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Alzheimer's Disease

Head Injury and Dementia

02/06/2006

Question:

I live in North Wales in the UK in a very isolated spot and with few health services. I have noticed quite marked changes in my once 59 year old partner. He had been involved in a road accident with severe brain injury in 1971. Despite this he managed to complete his postgraduate studies in history. The problem began when he began to suffer major seizures some years afterwards. Sadly by the time these came under proper control further damage to his brain had occurred and he began to show signs of reduced intellectual ability over many years. Eventually he was referred back to the head-injury unit for more tests and a possible progressive dementia has been suggested. The neurologist is not prepared to give a positive diagnoses for another six months but I know that the results would be event more serious than just the onset of dementia. I think this is very cruel as valuable time will be lost during this period. How can I speed up the diagnoses time before six months?!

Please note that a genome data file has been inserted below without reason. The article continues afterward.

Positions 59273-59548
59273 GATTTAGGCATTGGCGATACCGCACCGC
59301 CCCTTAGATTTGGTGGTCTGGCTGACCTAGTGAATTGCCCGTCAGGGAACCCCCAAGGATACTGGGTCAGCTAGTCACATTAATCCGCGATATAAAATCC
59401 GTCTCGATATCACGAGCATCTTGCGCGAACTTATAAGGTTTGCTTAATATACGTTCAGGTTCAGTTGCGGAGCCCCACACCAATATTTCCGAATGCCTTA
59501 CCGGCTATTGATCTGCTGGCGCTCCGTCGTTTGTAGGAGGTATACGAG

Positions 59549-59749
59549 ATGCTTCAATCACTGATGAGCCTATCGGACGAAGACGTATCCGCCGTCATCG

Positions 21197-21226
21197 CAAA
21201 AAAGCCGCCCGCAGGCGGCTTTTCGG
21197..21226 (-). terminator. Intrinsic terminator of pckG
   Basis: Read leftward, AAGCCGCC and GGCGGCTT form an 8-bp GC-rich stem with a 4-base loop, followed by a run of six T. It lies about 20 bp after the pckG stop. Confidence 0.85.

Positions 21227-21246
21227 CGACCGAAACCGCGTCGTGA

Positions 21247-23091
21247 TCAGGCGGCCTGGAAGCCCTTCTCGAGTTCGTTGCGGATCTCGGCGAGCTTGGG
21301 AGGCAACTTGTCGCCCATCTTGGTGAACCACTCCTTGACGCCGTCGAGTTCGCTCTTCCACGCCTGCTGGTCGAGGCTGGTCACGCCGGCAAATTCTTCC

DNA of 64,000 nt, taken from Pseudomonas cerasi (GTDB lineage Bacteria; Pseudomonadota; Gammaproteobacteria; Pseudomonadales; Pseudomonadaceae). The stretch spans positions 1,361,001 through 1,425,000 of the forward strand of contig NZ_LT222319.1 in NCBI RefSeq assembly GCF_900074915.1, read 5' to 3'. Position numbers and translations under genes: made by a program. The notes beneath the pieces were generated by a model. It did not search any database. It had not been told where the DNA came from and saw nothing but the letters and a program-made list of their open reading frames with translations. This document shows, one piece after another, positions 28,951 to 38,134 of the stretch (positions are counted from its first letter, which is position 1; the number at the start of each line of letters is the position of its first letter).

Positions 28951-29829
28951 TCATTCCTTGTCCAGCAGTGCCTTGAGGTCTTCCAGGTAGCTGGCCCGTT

Answer:

I suggest that he urgently be evaluated by a neurologist or neurosurgeon to consider the diagnosis of normal pressure hydrocephalus (as well as others).  The matter is very important and should not be delayed!

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Response by:

Robert P Friedland, MD Robert P Friedland, MD
Formerly, Professor of Neurology
School of Medicine
Case Western Reserve University